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21 of 24 people found the following review helpful
5.0 out of 5 stars Why Marx Was Right: By Terry Eagleton. 11 Oct 2011
By ShiDaDao Ph.D TOP 1000 REVIEWER
Format:Hardcover
This is a fascinating book, clearly written and highly accessible. The author - Terry Eagleton - is the Distinguished Professor of English Literature at Lancaster and Notre Dame Universities, and lives in Dublin, Ireland. He has written previously upon the subjects of 'God' and 'Evil', and his previous books have received good reviews. This book is essentially written as a counter-argument to what may be viewed as rightwing misconceptions, misapprehensions, deliberate disinformation and misrepresentations of the copious written work of the social philosopher Karl Marx (1818-1883).

The hardback (2011) edition contains 258 numbered pages and consists of a Preface, ten chapters and a Notes section. Although the chapters are not named, each chapter deals with a specific misconceptions regarding Marxist theory, and Eagleton uses the chapter itself to deconstruct the misrepresenting 'myth'. Chapter One, for instance, deals with the idea that Marxist thinking is somehow 'out of date', and 'irrelevant' for today's postmodern, internet fuelled modern world. Eagleton shows clearly that Karl Marx not only predicted the contemporary situation, but wrote extensively about it, expressing how things were most likely to economically develop through time. Other chapters deal with determinism, materialism, ethnic rights, gay rights, feminism, oppressive states, political violence, class, economics, and utopia, etc.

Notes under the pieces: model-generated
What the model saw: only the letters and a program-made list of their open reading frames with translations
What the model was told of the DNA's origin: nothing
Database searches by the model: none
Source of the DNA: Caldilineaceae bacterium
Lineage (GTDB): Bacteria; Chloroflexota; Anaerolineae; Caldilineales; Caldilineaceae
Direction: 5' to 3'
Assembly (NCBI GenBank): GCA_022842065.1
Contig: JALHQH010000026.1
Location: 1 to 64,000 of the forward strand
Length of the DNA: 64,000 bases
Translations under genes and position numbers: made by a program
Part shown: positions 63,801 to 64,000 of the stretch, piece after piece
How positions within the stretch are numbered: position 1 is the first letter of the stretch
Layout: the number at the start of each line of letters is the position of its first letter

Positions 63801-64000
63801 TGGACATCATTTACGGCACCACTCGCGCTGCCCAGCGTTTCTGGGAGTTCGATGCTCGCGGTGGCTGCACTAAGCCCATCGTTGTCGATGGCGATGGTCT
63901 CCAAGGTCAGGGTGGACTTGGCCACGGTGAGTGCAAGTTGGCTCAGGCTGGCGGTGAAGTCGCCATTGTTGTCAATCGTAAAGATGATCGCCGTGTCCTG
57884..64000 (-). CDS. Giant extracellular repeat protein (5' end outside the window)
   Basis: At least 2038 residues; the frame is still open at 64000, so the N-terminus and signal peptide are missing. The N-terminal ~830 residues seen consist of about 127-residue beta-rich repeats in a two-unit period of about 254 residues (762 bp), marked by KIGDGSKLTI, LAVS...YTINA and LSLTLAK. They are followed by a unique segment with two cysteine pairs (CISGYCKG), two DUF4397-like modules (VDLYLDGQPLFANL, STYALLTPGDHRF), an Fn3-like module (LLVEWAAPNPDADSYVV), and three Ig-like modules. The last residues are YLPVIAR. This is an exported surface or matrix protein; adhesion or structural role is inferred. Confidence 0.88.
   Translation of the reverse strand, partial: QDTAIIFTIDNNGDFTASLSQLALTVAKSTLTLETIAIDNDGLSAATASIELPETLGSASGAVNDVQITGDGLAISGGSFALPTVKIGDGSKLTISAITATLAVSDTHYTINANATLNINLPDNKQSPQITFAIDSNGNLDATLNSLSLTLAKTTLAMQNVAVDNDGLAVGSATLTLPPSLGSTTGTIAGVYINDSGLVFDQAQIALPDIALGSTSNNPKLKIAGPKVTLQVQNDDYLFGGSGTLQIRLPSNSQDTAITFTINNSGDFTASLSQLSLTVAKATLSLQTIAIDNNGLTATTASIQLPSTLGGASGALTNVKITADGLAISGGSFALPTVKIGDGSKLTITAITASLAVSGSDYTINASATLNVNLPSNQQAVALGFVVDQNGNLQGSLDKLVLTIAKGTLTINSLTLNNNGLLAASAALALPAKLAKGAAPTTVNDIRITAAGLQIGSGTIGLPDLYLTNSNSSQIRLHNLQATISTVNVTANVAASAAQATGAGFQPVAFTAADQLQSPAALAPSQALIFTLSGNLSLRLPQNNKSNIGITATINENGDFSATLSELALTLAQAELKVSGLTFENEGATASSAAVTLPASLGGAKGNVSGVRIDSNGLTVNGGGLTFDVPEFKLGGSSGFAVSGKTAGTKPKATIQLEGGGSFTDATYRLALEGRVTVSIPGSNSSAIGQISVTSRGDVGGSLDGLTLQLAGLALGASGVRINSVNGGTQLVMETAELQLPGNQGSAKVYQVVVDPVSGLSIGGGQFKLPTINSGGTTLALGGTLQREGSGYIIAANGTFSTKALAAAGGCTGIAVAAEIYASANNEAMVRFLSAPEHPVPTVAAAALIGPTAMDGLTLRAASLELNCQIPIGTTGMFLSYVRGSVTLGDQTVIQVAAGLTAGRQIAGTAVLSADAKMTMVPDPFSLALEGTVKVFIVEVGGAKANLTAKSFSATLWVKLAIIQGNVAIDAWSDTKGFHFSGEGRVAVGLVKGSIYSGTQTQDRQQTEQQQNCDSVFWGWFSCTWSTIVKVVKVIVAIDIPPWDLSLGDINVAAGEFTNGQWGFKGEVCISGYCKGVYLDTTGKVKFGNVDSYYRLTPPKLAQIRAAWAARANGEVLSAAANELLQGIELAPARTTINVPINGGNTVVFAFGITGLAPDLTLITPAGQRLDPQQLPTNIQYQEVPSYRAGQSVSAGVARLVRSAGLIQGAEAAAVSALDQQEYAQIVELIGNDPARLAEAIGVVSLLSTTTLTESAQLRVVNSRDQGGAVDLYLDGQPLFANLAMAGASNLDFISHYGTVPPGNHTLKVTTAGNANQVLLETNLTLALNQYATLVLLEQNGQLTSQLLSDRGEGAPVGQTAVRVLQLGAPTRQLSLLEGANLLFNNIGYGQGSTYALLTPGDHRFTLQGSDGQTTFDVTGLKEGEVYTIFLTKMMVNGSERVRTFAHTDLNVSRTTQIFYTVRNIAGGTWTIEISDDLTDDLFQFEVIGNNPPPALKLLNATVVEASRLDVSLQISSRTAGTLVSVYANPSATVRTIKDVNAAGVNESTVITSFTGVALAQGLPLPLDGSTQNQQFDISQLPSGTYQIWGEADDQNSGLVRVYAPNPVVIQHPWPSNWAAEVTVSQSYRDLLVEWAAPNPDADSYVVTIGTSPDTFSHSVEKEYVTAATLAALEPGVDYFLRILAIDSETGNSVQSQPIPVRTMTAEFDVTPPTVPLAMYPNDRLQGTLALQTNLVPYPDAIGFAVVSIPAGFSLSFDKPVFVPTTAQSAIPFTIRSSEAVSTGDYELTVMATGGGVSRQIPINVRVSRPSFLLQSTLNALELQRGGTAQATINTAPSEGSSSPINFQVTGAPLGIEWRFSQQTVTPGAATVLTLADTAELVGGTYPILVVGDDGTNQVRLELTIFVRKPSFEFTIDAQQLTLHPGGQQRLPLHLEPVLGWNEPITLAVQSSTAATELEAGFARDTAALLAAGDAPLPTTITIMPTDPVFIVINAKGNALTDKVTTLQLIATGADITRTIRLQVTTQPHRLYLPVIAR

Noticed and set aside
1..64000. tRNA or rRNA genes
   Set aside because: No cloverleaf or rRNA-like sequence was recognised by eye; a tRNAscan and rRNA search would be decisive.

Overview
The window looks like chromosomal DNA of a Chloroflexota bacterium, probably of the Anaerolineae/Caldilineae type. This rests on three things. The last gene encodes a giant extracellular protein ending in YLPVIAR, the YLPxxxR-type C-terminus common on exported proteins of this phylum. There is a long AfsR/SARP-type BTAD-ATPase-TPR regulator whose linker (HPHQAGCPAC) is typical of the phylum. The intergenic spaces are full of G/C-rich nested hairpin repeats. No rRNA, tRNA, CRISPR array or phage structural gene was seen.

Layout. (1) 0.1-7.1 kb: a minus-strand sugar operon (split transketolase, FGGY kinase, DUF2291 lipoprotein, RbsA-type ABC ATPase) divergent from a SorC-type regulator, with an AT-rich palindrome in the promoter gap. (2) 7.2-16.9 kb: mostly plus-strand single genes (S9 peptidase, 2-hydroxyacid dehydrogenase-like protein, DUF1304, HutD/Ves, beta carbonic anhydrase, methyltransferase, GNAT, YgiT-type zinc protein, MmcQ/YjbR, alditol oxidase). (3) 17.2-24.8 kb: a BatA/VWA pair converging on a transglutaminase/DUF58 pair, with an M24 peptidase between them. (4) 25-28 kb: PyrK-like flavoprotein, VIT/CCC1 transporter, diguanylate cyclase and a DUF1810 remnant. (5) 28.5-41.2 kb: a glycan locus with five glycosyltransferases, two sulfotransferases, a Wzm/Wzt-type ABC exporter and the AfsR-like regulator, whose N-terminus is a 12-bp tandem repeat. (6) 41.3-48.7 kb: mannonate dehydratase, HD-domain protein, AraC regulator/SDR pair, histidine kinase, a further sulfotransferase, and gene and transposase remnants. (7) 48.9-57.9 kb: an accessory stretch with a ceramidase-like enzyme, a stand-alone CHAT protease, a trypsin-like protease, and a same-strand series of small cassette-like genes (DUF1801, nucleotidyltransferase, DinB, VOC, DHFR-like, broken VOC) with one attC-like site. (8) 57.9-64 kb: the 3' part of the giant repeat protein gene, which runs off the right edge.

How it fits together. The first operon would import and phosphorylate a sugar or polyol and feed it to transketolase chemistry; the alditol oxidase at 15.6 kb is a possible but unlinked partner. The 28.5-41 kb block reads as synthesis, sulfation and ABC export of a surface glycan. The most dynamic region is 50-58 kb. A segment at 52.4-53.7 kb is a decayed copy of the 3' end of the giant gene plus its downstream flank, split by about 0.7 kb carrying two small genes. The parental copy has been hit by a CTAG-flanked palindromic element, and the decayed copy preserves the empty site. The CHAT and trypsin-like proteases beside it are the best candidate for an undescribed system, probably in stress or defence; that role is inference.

Eagleton presents a lucid corrective narrative based upon sound research. The works of Karl Marx are extensive, deeply intellectual, valid and often difficult to understand from a single reading. Ineffect, Marxism is an intellectual tradition that requires time and good guidance if its true essence is to be correctly understood.
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Most Recent Customer Reviews
1.0 out of 5 stars Disappointingly turgid
As the blurb on the back of the book says with "capitalism shaken to its roots by major crisis" now is the right time for a clear minded reappraisal of Marx. Read more